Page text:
The Sternberg triarchic abilities model provides a basis for individualizing instruction or intervention activities to maximize ability and performance by matching instruction to performance. Academic performance can also be enriched by activities that enhance positive self-regard and social support. Extending a skills-based college success intervention to include high school students would seem to give these students an opportunity to have a “headstart” on excelling in academic performance in college. Furthermore, using a specific skills-based thinking model to develop the instructional intervention might improve academic performance outcomes. This thinking skills approach can also be useful to teachers in enhancing basic writing skills required by advanced academic training. We are currently using this approach to offer a college based academic and social support project to high ability, ethnic minority, high school students.
We are working in one urban high school to offer thinking and writing training to high ability ethnic minority high school students. We call our effort the Teaching Thinking Project (TTP). This intervention research effort, begun in 1996, is designed to promote academic skills in highly capable, ethnic minority, high school students. We use Sternberg’s model of triarchic intelligence, described above, as an organizing framework.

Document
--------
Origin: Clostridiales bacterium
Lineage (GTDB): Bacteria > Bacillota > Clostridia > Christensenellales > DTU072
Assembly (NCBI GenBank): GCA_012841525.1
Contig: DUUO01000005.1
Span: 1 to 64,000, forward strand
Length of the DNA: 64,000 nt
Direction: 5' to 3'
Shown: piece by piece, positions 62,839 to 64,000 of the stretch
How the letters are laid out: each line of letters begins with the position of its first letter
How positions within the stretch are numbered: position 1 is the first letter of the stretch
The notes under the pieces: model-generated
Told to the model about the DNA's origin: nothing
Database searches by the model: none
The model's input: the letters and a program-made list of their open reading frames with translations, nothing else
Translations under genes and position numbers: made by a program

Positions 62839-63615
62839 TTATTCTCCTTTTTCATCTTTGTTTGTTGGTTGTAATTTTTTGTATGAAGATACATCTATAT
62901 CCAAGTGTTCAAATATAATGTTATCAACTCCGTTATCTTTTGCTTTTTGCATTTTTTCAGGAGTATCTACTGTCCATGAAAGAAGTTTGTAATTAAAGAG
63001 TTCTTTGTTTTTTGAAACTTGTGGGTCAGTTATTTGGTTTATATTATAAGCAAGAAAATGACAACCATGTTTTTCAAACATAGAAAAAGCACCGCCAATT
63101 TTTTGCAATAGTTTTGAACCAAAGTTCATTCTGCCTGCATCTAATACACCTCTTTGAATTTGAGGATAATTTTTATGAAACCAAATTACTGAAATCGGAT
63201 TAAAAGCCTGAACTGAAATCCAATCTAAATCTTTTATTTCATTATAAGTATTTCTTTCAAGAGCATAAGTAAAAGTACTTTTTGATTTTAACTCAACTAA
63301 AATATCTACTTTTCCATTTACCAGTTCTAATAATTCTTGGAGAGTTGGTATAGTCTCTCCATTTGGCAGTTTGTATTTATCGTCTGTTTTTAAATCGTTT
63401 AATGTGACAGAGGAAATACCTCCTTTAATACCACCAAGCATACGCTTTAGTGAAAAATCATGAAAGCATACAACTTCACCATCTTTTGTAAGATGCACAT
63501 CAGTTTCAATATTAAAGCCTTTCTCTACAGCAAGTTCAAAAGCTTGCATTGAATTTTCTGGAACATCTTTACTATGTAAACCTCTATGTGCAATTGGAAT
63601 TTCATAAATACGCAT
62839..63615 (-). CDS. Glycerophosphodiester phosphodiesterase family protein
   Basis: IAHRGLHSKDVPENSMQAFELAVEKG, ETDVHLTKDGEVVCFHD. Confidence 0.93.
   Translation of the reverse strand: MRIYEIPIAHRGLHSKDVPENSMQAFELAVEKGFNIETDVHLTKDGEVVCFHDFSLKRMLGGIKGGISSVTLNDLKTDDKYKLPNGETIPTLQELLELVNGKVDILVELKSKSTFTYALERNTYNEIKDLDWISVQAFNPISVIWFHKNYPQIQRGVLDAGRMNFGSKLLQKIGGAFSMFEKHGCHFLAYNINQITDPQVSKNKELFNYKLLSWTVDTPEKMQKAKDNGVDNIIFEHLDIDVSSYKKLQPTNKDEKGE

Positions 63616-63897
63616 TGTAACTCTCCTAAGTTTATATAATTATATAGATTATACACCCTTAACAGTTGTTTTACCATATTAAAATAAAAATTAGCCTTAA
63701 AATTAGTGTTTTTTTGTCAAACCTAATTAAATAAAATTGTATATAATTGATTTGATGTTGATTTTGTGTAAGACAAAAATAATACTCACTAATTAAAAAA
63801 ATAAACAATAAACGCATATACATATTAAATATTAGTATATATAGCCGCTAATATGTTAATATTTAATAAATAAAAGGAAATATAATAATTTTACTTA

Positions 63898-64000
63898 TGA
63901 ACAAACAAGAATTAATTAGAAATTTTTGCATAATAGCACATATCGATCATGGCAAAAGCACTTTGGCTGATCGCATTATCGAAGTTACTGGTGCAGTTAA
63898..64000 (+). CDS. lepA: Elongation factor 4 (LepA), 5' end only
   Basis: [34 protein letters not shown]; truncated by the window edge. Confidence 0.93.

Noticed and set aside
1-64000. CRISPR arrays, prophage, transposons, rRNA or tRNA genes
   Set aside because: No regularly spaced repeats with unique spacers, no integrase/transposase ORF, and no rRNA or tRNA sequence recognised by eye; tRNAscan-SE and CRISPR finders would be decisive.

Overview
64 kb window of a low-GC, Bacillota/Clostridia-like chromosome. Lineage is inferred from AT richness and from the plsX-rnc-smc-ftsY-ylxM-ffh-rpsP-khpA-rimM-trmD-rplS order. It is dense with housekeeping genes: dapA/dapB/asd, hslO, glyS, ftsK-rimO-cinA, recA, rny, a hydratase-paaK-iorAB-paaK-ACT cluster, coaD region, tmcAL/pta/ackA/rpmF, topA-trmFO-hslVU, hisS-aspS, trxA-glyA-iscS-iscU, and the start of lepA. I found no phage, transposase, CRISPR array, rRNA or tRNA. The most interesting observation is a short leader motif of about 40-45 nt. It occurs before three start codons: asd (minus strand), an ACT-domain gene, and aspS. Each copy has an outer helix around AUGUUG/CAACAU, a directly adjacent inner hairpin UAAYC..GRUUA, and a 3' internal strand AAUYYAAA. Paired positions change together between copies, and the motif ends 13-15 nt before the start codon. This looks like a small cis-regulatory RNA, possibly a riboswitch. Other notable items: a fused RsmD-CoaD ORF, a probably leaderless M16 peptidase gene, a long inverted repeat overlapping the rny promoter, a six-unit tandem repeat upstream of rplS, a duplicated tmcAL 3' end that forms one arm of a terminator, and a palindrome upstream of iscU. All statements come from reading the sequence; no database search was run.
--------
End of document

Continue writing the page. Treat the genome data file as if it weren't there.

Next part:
The TTP offers a unique opportunity to recruit high ability students from a low income high school with students from some of the most under represented ethnic minority populations in the U.S. Participants in this research intervention are a sample of students attending an academic magnet school in a large eastern urban city with a current population of 1,541 students on a college campus. Of the participants, 50% are Latina/os (primarily of Dominican and Puerto Rican descent); 30% identify as being of native-born African descent; 16% report that they are Caribbeans of African descent; and 4% can be classified as Asian (Chinese and Pakistani). Many of these students, if accepted in college would be the first generation in their families to attend college.
We select students to participate based in part on their Sternberg Triarchic Abilities Test (STAT) scores (Sternberg, 1995). The STAT assesses how well students answer questions that require them to use analytic, practical, or creative thinking skills. The test includes both multiple choice and essay questions. We use the test so we can select students who have a particular strength, but also need to improve some thinking or writing skills. Students attend a one semester, college level, introductory course in psychology. The course is held 3 days a week for three lectures and 1 to 2 hour lab sessions with a college mentor. Class size is about 12 students. Each student is assigned to a highly successful and trained college mentor, who is matched with them based on thinking skills that need improvement.